Medically complex adolescents rely on a collaborative group of healthcare providers and caregivers to help keep them healthy. This entire team will be important in helping to facilitate a successful transition into adulthood.

Lindstrom encourages home care nurses or professionals in the home to have a conversation with the family about the first steps in a transition. They can assist in organizing the areas of care that will need attention – an often-daunting task for complex needs. From here, the family can begin discussions with their identified pediatric providers, who can in turn assist in the family’s search for an adult provider who can meet the adolescent’s needs.

“I spend a lot of time in clinic helping families gather the information they have and putting it together into a format they can communicate clearly and easily with a new provider,” said Lindstrom. “Having notes and a very clear chart that can help assist them to have a good transfer of care is huge – and some of that work can be done at home with families and other in-home providers.”

By building a network of individuals working together to coordinate a patient’s transition into adulthood, families can feel more prepared as providers play an indispensable role in connecting them to potential adult providers.

Find – and be – a strong advocate for the patient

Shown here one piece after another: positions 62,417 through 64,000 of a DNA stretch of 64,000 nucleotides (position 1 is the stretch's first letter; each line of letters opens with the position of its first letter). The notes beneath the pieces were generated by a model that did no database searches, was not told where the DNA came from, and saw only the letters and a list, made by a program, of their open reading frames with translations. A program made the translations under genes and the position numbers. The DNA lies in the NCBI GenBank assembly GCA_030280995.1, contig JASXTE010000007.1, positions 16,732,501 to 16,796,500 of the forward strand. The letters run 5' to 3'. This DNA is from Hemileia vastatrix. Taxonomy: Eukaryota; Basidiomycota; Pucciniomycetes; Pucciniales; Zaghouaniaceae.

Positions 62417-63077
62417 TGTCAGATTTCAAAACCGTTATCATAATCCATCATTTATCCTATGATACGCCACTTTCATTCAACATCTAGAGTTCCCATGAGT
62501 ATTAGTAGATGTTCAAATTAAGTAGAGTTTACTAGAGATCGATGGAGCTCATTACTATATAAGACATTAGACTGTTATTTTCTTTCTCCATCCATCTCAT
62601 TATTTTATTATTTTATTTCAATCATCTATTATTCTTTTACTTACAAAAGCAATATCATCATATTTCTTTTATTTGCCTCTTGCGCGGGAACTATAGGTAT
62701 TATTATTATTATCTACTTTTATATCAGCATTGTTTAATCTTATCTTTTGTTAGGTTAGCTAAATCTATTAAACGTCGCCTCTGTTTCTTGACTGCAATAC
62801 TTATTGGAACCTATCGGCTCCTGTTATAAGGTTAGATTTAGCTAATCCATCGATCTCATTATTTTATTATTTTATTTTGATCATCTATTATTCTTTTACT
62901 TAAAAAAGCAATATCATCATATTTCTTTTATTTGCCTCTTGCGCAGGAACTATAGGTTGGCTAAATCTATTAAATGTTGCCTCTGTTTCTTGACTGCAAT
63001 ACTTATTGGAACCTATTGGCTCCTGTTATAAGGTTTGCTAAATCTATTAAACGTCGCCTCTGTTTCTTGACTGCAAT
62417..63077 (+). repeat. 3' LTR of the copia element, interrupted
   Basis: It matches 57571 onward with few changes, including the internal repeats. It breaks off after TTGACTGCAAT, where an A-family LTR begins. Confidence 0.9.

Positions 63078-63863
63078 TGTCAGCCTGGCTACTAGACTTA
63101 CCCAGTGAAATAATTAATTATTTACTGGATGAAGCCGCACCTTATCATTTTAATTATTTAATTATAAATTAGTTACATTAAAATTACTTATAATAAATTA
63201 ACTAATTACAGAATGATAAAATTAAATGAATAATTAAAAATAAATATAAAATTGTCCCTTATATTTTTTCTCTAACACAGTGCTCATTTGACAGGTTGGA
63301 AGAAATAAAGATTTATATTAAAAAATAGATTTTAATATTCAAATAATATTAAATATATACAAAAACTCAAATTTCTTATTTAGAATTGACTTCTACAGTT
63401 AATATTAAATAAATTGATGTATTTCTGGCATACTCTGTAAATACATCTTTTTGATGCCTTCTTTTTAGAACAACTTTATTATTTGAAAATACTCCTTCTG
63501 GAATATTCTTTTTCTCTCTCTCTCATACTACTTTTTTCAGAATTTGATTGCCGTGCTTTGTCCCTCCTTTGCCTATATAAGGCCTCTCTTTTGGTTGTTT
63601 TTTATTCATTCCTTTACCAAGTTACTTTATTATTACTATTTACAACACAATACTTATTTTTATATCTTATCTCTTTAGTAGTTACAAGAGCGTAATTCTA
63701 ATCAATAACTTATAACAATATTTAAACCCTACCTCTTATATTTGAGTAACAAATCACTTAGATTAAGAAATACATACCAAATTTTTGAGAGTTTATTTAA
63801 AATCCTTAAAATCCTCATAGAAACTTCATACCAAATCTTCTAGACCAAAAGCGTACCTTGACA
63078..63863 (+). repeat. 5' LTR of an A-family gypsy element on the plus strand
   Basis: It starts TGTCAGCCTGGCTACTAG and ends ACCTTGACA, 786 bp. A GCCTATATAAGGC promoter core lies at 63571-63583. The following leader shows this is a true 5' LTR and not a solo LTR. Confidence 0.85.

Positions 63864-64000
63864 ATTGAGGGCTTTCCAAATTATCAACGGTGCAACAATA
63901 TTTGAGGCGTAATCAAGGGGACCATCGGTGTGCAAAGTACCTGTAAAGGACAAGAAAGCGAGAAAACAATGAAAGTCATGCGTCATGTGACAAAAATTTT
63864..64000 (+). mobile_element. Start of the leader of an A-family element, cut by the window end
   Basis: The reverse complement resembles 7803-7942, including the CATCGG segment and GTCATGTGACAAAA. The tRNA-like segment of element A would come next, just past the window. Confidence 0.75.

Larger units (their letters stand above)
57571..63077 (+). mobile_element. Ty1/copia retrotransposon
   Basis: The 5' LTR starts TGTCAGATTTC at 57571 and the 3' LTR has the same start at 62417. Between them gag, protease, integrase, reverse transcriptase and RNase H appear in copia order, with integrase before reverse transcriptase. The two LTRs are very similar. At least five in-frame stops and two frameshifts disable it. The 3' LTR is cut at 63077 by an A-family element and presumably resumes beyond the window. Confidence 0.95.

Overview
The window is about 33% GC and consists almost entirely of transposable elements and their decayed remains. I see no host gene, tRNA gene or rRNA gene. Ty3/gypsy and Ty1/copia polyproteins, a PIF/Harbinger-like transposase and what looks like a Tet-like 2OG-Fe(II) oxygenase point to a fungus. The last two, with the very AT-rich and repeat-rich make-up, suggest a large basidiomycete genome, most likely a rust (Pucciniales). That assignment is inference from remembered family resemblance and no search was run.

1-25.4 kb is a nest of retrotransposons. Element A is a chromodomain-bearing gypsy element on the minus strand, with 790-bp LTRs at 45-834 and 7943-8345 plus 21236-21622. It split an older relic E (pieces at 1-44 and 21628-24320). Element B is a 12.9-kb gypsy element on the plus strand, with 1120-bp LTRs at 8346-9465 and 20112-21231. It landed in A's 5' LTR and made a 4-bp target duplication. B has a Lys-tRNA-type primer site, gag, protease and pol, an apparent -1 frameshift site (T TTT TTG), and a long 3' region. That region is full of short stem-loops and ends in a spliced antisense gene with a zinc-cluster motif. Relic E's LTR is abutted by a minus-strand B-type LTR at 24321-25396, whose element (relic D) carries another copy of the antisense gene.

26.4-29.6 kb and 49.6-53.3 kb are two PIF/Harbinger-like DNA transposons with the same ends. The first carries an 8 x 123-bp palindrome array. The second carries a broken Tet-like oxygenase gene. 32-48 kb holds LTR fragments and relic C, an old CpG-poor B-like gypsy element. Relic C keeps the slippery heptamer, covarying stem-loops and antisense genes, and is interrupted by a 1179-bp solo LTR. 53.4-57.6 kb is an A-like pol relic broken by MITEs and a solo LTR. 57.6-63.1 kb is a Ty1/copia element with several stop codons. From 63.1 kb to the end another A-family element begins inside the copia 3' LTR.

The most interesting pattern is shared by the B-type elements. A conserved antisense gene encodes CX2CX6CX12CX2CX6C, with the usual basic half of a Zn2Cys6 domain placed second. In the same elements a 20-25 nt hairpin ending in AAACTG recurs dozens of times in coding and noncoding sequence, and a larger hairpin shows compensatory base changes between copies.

When a provider has followed a medically complex child throughout their childhood, they have an in-depth knowledge of this individual’s condition and needs. This makes it imperative for them to play an active role in advocating for the adolescent. And in turn, it’s in everybody’s best interest to find an adult provider who will also advocate for the best interests of the patient.

“Some providers traditionally aren’t as comfortable with such a medically complex population, so I ask myself, ‘how do we educate them and broaden that advocacy experience’?” says Gagnon. “So I try to truly be an advocate for the patient with other doctors.”

There’s more to a patient than a medical record

A medically complex patient’s medical record may be extensive or intricate. However, it is always beneficial to step back from the details of their condition and consider what the provider can offer despite their technology.

“I try to help patients be seen for more than their ICD-10 codes,” mentioned Gagnon. “A provider may come to conclusions about someone before an appointment is even scheduled based on what’s in their medical record. I love working with adult providers because I can encourage them to see past a wheelchair, trach, or g-tube and focus on their specialty and how they can help a patient in that area of care.”

It’s important to help everybody feel comfortable,” added Rogers. “We’re calling on a particular physician because they’re an expert on this topic – so be an expert and then ask a lot of questions. It doesn’t have to be about their other physical disabilities.”

We were also reminded that there is more to a patient beyond their medical care. When an adult’s future will always require a team of providers, getting to know that individual as a person is an invaluable step to a trusting and strong relationship.

“Parents have told me their frustration with providers talking to them about their child’s disabilities before even thinking to ask about their abilities,” recalled Wagner.

With this diverse group of providers coming together, conference attendees walked away with a new perspective on helping patients transition into adulthood.

Originally published: May 9, 2018